A stay at the lodge does not preclude other activities. Most guests prefer to maximise their time on the water fishing, but this doesn’t need to be the case. If you are looking for an authentic indigenous community experience, you will be certain to enjoy a visit to nearby Jilamara Arts & Craft Centre, a dip in a local swimming hole or even a visit to the Milikapiti Sports & Social Club.
Johnson River Lodge is a remote bush hideaway, and access is via a dirt runway, followed by a 45-minute drive through lush bush on graded roads. The trip is an eye opener for wildlife aficionados. Birdwatchers are in their element, and there are buffaloes, brumbies and wallabies.
The Johnson lodge offers a refreshing end to a long hot day on the water, with eye candy in the form of normally spooky buffalo mooching past the outdoor dining table within casting distance. Some days there are brumbies, wallabies, dingoes and bandicoots.
The fishing is difficult to pass up, and all too short, but memories linger. On my last visit to Bathurst Island I was with a noted coffee Nazi, Bob Hart. Most people go to the Tiwis to hook barramundi, but Bob wanted to fish for the black jewfish that haunt a couple of old moorings about half a kilometre offshore from the lodge.
On that day Bob hooked a dozen or so jews; one after another after another. He couldn’t miss. And Bob wasn’t holding back when it came to reminding me how well he was doing. We even swapped sides on the boat, albeit after he had landed a half dozen fish. But it made no difference.
That day was Easter Sunday and Bob proclaimed himself “King of the Jews,’ but at least he didn’t attempt to walk on water.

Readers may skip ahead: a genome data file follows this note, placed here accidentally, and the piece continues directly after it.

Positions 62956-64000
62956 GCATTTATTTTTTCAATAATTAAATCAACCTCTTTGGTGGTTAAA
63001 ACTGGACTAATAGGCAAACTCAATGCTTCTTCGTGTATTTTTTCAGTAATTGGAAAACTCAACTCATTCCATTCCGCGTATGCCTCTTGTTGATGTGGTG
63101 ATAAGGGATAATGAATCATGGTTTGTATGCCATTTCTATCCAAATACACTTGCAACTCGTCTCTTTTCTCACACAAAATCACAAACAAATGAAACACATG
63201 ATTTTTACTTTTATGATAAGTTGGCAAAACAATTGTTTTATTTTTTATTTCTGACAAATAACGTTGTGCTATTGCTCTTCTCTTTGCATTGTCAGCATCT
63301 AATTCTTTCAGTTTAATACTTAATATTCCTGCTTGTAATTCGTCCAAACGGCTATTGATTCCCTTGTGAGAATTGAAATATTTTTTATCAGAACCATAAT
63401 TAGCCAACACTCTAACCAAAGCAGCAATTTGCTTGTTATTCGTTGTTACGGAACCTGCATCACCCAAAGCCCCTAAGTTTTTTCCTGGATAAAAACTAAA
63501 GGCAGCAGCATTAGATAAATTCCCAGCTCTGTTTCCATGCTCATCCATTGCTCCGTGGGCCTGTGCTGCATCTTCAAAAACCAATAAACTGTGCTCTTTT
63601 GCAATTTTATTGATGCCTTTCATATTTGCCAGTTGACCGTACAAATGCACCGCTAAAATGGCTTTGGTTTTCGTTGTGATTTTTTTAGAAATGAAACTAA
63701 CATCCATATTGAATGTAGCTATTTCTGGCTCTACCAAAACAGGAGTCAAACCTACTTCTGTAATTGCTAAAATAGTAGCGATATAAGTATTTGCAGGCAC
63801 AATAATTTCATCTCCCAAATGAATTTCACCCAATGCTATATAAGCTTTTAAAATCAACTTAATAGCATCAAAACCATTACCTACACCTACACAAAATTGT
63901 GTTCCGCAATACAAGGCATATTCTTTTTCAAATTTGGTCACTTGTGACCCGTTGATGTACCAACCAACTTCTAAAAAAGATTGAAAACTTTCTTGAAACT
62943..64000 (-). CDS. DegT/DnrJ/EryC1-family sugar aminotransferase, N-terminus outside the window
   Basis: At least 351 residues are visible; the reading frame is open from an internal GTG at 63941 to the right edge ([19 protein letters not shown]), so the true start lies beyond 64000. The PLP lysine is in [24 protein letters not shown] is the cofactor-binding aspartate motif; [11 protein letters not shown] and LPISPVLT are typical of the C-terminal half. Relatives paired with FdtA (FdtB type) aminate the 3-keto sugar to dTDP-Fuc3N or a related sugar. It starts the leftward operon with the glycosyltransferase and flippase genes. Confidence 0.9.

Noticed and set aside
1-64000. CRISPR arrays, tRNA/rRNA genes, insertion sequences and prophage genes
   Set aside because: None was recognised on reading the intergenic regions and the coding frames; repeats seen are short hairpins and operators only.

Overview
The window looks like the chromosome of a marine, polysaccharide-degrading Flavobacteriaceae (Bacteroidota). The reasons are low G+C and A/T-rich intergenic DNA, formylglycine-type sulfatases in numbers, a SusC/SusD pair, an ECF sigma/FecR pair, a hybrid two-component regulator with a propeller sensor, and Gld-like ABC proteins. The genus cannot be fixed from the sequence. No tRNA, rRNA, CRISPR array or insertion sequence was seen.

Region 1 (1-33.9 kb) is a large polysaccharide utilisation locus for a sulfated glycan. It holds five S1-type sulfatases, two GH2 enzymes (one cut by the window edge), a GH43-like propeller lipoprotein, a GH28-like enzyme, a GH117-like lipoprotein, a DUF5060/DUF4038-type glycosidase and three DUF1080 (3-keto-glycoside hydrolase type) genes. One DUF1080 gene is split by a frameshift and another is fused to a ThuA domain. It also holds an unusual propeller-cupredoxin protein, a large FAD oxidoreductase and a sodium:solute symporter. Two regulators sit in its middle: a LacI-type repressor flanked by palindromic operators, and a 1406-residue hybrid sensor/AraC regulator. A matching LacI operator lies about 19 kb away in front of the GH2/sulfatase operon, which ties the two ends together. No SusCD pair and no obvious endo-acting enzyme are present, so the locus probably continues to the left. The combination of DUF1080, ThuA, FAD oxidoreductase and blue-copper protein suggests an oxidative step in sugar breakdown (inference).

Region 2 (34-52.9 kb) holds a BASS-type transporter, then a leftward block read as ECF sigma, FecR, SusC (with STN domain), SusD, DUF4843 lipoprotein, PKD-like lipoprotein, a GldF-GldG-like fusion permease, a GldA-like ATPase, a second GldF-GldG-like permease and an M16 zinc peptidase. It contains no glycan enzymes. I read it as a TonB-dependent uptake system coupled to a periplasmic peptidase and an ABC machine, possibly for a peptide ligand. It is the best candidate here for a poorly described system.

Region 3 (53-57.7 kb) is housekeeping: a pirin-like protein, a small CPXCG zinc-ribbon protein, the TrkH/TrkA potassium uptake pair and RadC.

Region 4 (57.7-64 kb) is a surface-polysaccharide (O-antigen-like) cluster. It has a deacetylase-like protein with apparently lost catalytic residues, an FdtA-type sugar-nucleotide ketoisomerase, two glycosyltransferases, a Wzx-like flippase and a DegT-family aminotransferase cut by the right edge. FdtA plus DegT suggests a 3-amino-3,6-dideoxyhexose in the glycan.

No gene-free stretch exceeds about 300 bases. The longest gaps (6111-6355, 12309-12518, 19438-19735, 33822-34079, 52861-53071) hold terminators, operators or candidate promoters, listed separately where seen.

Another adventure took place on Melville Island with Mike Baxter. This day we were fishing with Queensland scribe Rod Harrison and guide Scott Mathews. It was August, but Top End winters are a far cry from the icy blasts of southern States.
Our lures ranged from surface fizzers and minnows to integrated, weighted plastics. Harro made the first cast, hooked up a barra and the bite was consistent from then on.
Mike was working a small, bibless, sinking plastic minnow fitted with fine gauge No. 4 treble hooks. It turned out that small and deep was the way to go. Mike’s lure was taken amid a boisterous strike. Initial impression was that it was another of the 50-70cm barra we were hooking; that was until that long slab of silver speared a body length clear of the water, went over on its side and fell back sending out a metre-high spray of white water.
The barra was hooked deep, which meant that Mike’s 20kg fluorocarbon leader, relatively fine for trophy fish, was subject to the full ravages of the sandpaper jaws. Fighting trophy fish on the back foot forces the angler to surrender, for a time, the initiative. Carefully measured rod work, carefully applied is absolutely essential when there’s a risk of tackle failure at any moment.
Twice that barra was brought close to the net, only to take off again, diving deep, around and even under our boat. Finally, Scotty netted Mike’s fish and everyone breathed easier. A couple of quick photos and the fish returned to the water, chastened but healthy. It wasn’t a PB for Mike, but at least it was a “metery,” the benchmark size sought by barra anglers.
Author: Steve Cooper
STEVE COOPER won two Walkley Awards for investigative journalism but his great love is fishing and he is renowned as one of Australia’s foremost writers and broadcasters on the subject.